When youâ€™re trying to buy products that donâ€™t contribute towards climate change, words like â€œsustainableâ€ or â€œeco-friendlyâ€ on packaging can suck you in.
You might also be drawn towards big businesses whoâ€™ve made headline-grabbing, green pledges. But unfortunately, not all is as it seems.
While some products and brands are making environmentally-friendly changes, others are simply capitalising on the moment, without actually making a meaningful difference.
This marketing ploy is known as greenwashing â€“ when companies make spurious environmental claims about their products or services. And as journalist Sophia Smith Galer pointed out, even some of the sponsors of the COP26 climate conference are guilty of it.
Greenwashing is not a new trend and brands have been in trouble in the past for disingenuous eco claims. So, how exactly can you spot signs of it?
Green Impact, a climate consultancy group, says there are some main signs to watch out for:
1. Jargon: Words or terms with no clear meaning (e.g. â€œeco-friendlyâ€). Are there examples of how theyâ€™re being eco-friendly? What evidence is there to support the buzzwords they use?
2. Green product vs. dirty company. They may have a green new product or project, but how eco-conscious is their wider company? Whatâ€™s the point of an energy-efficient lightbulb, for example, if it was made in a factory that pollutes rivers?
3. Suggestive pictures. Green images that indicate an unjustified green impact (e.g. flowers blooming from exhaust pipes).
4. Best in class. Declaring they are slightly greener than the rest, even if the rest are pretty terrible.
5. Imaginary friends. This could be a â€œlabelâ€ that looks like third party endorsement â€” except that it may be made up. Does the third-party have the same claim on their website/marketing? Where is the proof that itâ€™s been approved by a greener organisation?
Greenpeace UKâ€™s climate campaigner, Louisa Casson, says itâ€™s more important than ever to hold companies to account.
She tells HuffPost UK weâ€™ve entered â€œthe golden age of greenwashâ€ where consumers are being hoodwinked by companies using â€œsleazy, underhand tacticsâ€. She believes offsetting is the worst offender.
â€œCarbon offsetting allows companies and polluters to carry on business as usual by paying for their emissions to become someone elseâ€™s problem, through initiatives like tree planting,â€ she explains. â€œThanks to offsetting you can now buy â€˜carbon neutralâ€™ petrol from Shell and take â€˜carbon neutralâ€™ flights with British Airways.
â€œBut donâ€™t be fooled. Those trees take decades to grow, may never reach maturity and there simply isnâ€™t enough land on this planet to offset our way out of this crisis. Shell, BA and the countless other companies jumping on the greenwash bandwagon are just looking for an easy way out.â€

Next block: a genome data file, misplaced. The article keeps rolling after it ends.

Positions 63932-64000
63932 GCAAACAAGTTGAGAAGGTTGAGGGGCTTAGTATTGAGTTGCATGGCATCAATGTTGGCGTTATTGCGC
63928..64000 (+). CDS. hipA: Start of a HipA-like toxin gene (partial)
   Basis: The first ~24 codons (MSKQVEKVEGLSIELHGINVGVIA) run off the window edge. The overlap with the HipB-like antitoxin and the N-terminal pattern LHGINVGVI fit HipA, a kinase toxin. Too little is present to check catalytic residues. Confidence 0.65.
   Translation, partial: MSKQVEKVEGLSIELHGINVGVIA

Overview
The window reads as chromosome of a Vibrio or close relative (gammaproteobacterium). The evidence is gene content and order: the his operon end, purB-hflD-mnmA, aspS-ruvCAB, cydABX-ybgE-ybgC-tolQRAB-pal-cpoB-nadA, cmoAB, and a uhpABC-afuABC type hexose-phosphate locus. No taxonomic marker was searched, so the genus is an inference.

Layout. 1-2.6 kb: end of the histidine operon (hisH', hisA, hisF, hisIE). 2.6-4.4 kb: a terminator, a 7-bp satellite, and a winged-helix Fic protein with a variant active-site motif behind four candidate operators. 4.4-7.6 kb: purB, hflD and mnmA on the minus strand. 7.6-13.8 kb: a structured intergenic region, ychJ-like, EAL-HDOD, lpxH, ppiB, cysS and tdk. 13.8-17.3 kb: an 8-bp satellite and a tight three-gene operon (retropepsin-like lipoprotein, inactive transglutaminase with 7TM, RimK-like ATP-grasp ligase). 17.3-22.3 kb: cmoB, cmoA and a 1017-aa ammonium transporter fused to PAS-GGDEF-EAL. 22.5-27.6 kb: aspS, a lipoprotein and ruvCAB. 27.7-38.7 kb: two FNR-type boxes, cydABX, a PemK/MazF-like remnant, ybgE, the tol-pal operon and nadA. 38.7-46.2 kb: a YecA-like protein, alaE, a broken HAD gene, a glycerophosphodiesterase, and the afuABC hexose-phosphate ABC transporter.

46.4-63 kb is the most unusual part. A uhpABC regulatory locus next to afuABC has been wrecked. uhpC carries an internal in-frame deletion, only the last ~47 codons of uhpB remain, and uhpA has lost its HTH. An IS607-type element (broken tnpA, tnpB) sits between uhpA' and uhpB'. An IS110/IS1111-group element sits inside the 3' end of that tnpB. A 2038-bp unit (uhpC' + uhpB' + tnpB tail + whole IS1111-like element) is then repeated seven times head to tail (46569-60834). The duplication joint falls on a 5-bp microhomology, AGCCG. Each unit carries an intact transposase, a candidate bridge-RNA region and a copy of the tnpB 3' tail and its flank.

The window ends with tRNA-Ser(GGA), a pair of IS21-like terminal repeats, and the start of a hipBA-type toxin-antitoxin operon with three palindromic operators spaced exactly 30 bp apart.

HuffPost UK contacted Shell and BA about these claims. Shell is yet to respond, but in a statement, BA said it is committed to achieving net zero carbon emissions by 2050.
â€œIn the short-term this means improving our operational efficiency, flying more fuel efficient aircraft and introducing carbon offset and removal projects while in the medium to longer term weâ€™re investing in the development of sustainable aviation fuel and looking at how we can help with the growth of zero emissions hydrogen-powered aircraft and carbon capture technology,â€ it said.
Still, Casson remains unconvinced, saying: â€œIf a company isnâ€™t doing all it can to cut its emissions first and foremost, it isnâ€™t doing enough.â€
Not-for-profit group Ethical Consumer adds that brands are getting cleverer in how they market themselves, making it more difficult for consumers to see which brands are genuinely taking action and those that arenâ€™t
â€œWe see greenwashing in a number of forms. It can be anything from unsubstantiated claims about carbon neutrality, to â€˜naturalâ€™ ingredients, to big brands promoting a small aspect of their business that happens to be environmentally friendly when the rest of their business certainly isnâ€™t,â€ a spokesperson tells HuffPost.
â€œAt the moment, for example, weâ€™re seeing energy companies talk a lot about transitioning to cleaner energy, but often the amount they are investing in renewable is minuscule in comparison to the amount they invest in fossil fuels.â€
To help you spot greenwashing, it can be useful to look out for (genuine) independent ethical accreditations, or ratings online.
Ethical Consumer, for example, publishes ratings and reports on thousands of companies you might be using. Another idea is to look for products with the Soil Associationâ€™s Organic Certification.
â€œThose consumers who have the time might also be advised to do a little digging for themselves,â€ the spokesperson added. â€œIf the claim sounds too good to be true, it probably is.â€